It’s not always easy to add Web analytics to a Web site after it’s live. Sure it’s possible,but why spend the extra time, energy and effort when planning for Web analytics as part of the initial project can avoid future costs? And while we’re on our soapbox about planning ahead, we’d also like to add a pitch for integrating both highly usable customer experience principles and search engine marketing into the project design before any coding starts.
So let’s take a lesson from the movie industry’s playbook. When creating a epic movie or short documentary, savvy directors with a successful track record expend much effort in the pre-production stage – storyboards, mock-ups, screen tests, extra skills training for their actors.
Just as anyone can pick up a video camera and shoot a movie, anyone can build a Web site. But just as a savvy director increases his or her chances of success through careful pre-production, so should you if you want to deploy a Web site that meets your organization’s goals and delights your Web visitors.
Always start with the end in mind. What will success look like? Define your conversion goals and success metrics. Make sure you know your target audience. Next, here are the three pre-production dimensions worth exploring holistically with your design team before you begin to code or build your site:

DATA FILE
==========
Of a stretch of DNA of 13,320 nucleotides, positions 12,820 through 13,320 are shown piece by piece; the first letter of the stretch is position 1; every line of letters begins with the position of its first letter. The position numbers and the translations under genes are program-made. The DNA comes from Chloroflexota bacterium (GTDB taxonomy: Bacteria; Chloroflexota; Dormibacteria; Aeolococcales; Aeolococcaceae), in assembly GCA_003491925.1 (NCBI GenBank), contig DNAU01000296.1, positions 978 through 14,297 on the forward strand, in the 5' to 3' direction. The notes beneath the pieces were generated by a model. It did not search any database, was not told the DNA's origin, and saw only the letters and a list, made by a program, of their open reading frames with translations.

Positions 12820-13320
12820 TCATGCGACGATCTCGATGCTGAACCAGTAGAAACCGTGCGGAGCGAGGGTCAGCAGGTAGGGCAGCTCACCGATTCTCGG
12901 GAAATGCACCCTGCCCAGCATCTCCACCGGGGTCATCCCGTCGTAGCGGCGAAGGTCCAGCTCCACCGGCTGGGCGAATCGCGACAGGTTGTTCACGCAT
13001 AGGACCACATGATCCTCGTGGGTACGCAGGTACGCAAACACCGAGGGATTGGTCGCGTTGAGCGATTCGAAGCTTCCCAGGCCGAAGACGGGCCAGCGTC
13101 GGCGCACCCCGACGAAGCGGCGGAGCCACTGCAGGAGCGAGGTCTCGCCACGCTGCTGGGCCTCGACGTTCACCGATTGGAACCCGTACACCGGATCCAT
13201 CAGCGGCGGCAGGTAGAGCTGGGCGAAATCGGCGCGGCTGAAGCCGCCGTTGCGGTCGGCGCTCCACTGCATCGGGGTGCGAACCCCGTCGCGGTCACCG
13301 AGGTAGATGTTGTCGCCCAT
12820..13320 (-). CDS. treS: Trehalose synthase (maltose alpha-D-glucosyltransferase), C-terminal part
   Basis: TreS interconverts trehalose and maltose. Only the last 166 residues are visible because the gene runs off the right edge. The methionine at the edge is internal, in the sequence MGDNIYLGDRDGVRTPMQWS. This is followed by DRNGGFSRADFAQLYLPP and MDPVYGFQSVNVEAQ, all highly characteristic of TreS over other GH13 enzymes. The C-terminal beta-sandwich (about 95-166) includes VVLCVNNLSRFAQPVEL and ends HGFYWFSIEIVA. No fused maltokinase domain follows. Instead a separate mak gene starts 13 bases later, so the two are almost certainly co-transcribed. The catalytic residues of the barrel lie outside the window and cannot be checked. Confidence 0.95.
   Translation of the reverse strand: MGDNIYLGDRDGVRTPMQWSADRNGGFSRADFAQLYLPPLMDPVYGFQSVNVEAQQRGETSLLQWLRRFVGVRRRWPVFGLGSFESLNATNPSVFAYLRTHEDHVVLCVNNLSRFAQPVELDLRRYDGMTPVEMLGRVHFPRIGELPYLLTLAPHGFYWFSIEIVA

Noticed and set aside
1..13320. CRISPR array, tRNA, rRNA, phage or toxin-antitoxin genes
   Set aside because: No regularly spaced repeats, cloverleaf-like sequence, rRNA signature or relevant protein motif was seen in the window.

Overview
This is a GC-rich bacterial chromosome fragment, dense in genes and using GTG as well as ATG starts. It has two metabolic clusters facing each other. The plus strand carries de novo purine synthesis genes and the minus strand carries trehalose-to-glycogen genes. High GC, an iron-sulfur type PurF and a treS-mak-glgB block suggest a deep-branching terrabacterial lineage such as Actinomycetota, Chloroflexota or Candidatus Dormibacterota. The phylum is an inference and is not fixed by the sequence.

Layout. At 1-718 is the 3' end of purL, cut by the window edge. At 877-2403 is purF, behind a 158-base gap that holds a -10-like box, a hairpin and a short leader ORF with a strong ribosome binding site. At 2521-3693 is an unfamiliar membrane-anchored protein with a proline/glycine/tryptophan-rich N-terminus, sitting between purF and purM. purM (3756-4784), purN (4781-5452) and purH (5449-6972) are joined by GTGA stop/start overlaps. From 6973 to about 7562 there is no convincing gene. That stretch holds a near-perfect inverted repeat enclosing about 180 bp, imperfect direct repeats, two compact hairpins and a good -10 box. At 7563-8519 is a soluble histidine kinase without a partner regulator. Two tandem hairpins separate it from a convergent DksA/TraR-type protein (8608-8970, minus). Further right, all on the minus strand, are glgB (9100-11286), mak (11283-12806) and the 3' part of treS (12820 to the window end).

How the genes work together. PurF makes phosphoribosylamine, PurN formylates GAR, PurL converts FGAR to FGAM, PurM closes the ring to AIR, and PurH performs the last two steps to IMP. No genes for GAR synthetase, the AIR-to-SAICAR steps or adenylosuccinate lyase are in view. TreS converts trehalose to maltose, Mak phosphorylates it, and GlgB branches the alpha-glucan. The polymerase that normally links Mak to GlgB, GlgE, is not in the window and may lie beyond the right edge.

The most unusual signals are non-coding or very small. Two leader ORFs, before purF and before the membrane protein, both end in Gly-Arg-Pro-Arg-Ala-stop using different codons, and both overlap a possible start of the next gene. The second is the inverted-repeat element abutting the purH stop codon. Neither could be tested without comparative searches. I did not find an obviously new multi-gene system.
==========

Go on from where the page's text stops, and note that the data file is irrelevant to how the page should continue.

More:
Search engine marketing (SEM).
Will your customers be using search engines to find your Web site, your message, your offer? What metrics truly indicate successful SEM? Consider both organic search engine optimization and paid search marketing.
Typically measured by task success, content relevance, usability and accessibility, do remember to find out if there are any relevant considerations for look and feel. Measure how your site’s aesthetics are contributing to a strong customer experience. Use personas to describe objectively the high quality visit you want your customer to experience.
Why are these three dimensions important to consider as a whole before building?
These three dimensions require balancing. Overemphasizing one of the three in isolation can impede the other two, leading to Web site that’s sub-optimized overall, falling short of its intended goals.
Shortcuts now create problems later.
Attempting to shoehorn these dimensions into the project either mid-way or post launch is typically expensive, and often impossible, due to budgetary or technical limitations. You might have to wait until the next Web site re-launch. Your design team should discuss these three dimensions and build them into the requirements specifications that are sent to the Web site or application builders.
To discuss further how to optimize these pre-production dimensions for your Web site, contact us.